It started as a Christmas gift from a daughter, a 23andMe DNA kit. Open up a test tube, fill it with saliva, seal it, log the kit’s serial number on the website, send it in the prepaid envelope and away we go! My wife did the same procedure with her kit as well. A few weeks later, the reports were in. Some elements were of no surprise, while the more remote elements, geographic heritage in the 1/10 of a percent or less bore some amusing surprises worthy of interesting cocktail conversations.
Intellectually, what intrigued me most were the boundaries and definitions. Most of us view nationality based on current boundaries, for example we are “German” or “Polish” but not “Prussian.” Or, one could be “French/German” because the region has shifted borders countless times over the centuries. I began to think, place is simply place, whereas names typically reflect a current political state. Nationality requires not just location, but the element of time as well. Some things are timeless. Scandinavian countries, for example, will always be near the Baltic Sea. As a result, many in this region of harsh winter challenges for agriculture relied on the sea for food as well as the use of smoking and brine to preserve food for winter. Suddenly I understood my love of smoked salmon may have a genetic root.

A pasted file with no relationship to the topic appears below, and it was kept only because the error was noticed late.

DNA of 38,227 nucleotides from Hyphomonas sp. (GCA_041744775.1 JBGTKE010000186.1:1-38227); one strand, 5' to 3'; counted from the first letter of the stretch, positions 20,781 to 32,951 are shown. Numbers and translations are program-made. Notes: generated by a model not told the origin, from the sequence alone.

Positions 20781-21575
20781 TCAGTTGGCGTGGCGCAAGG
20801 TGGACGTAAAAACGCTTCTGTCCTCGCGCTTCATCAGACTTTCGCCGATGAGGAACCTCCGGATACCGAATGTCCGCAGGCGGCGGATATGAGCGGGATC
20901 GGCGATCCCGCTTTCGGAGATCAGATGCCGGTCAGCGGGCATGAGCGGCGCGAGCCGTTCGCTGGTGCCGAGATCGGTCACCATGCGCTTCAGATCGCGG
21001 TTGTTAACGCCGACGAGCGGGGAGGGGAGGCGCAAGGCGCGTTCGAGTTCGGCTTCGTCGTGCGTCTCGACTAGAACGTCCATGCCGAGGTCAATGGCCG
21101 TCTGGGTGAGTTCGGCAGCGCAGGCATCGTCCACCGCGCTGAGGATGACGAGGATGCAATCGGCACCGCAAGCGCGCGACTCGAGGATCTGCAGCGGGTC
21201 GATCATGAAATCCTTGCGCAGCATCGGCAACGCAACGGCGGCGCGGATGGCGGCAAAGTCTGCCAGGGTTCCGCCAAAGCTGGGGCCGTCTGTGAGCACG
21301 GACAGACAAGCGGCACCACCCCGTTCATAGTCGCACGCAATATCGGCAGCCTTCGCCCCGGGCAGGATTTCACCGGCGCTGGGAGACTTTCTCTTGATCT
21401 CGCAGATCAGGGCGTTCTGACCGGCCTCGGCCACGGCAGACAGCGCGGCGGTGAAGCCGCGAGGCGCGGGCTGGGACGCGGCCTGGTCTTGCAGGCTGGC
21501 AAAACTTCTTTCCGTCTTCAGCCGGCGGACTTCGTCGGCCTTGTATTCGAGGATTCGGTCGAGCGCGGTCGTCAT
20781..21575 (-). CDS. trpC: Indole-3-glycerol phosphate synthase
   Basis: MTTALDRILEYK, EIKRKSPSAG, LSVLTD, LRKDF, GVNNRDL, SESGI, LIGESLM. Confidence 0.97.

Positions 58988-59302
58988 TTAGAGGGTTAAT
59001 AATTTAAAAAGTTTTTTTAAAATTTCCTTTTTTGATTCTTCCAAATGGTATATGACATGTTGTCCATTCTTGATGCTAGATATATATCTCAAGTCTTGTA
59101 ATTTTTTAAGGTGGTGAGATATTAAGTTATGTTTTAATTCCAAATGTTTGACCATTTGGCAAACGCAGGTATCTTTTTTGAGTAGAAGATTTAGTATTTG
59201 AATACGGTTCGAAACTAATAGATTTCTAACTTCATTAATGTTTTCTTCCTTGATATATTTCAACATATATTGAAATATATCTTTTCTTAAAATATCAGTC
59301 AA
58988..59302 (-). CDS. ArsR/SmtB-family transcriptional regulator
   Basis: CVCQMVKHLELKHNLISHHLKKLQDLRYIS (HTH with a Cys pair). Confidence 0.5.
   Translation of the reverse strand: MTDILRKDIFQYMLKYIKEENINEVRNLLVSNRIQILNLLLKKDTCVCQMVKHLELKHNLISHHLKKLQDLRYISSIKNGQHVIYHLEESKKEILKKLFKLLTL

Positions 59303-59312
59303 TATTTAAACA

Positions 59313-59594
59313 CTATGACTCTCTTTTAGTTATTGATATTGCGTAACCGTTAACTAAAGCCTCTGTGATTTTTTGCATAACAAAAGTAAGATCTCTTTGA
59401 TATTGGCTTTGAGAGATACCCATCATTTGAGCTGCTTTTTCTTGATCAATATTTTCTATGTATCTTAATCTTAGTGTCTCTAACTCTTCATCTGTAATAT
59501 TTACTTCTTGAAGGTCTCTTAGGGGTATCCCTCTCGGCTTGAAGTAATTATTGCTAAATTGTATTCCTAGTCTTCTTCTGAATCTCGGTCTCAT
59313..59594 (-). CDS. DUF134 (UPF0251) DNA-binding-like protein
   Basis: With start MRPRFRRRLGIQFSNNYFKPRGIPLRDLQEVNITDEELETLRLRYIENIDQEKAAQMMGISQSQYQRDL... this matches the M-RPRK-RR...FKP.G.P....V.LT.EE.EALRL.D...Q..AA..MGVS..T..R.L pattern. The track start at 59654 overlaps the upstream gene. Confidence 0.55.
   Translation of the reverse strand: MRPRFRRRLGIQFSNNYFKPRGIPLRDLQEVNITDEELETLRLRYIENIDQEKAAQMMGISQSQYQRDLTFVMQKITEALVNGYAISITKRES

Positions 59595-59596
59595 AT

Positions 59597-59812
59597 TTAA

I pondered my origin. Knowing one parent was almost purely Estonian and the other primarily a mix of French and the British Islands I subconsciously felt “at home” while visiting these areas. I guess home is where the heart is as well as your origins. Virtually all of us are a blend of origins. Not just your parents and grandparents, but even deeper. Consider this. I am half “Teel” (my father’s surname) and half “Dains” (my mother’s maiden name). Or am I? Go out one generation more, and it’s now 4 last names, another generation makes it eight last names. And in just 8 generations, it grows to a whopping 1,024 last names. That’s 1,024 possible different geographic origins. It’s hard to imagine we aren’t all somehow related, even if ever so slight, and that everywhere in the world has the possibility of being a little piece of home.
No wonder I love to travel. How about you? Do you travel for adventure? Curiosity? To see family and friends? A change of scenery? All of the above? You know, when you travel to see a distant relative or a close relative that geography limits interaction with, you suddenly get to know and understand them. You also understand your own family a little better. The same goes for places. You are seeing more of your “home.” Without travel, it’s almost like living in a home all your life and never bothering to enter many of the rooms.
So get out there and travel and play. You may find out more about who you are and how you got there.